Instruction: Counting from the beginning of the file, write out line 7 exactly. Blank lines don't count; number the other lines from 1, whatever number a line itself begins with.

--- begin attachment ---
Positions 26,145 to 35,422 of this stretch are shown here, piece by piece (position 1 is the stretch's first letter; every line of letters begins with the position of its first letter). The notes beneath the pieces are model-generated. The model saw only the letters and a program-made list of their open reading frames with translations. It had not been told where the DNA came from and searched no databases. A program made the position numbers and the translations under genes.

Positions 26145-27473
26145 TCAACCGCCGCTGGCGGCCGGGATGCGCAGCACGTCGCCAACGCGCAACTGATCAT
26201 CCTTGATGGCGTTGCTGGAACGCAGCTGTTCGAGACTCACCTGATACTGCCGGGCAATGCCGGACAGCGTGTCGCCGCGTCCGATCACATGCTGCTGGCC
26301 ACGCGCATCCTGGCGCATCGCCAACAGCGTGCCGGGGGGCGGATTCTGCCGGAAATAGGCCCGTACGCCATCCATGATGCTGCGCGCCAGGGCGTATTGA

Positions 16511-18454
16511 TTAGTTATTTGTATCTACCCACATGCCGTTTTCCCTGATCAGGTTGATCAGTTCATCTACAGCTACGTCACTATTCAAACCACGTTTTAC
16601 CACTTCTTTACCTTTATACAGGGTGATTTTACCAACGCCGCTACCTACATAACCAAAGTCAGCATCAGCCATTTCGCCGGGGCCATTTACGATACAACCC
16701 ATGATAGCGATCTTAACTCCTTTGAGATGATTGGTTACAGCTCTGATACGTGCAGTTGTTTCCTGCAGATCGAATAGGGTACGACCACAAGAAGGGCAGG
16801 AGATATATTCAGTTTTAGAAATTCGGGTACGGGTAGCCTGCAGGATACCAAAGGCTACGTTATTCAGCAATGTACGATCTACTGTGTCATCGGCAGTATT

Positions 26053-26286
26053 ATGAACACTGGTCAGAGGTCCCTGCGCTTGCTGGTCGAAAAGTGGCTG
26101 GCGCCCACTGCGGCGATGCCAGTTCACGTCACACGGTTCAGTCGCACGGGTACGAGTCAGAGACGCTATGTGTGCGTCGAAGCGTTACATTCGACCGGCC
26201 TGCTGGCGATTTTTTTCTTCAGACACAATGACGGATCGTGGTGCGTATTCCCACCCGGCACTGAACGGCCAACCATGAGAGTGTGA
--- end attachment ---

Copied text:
16511 TTAGTTATTTGTATCTACCCACATGCCGTTTTCCCTGATCAGGTTGATCAGTTCATCTACAGCTACGTCACTATTCAAACCACGTTTTAC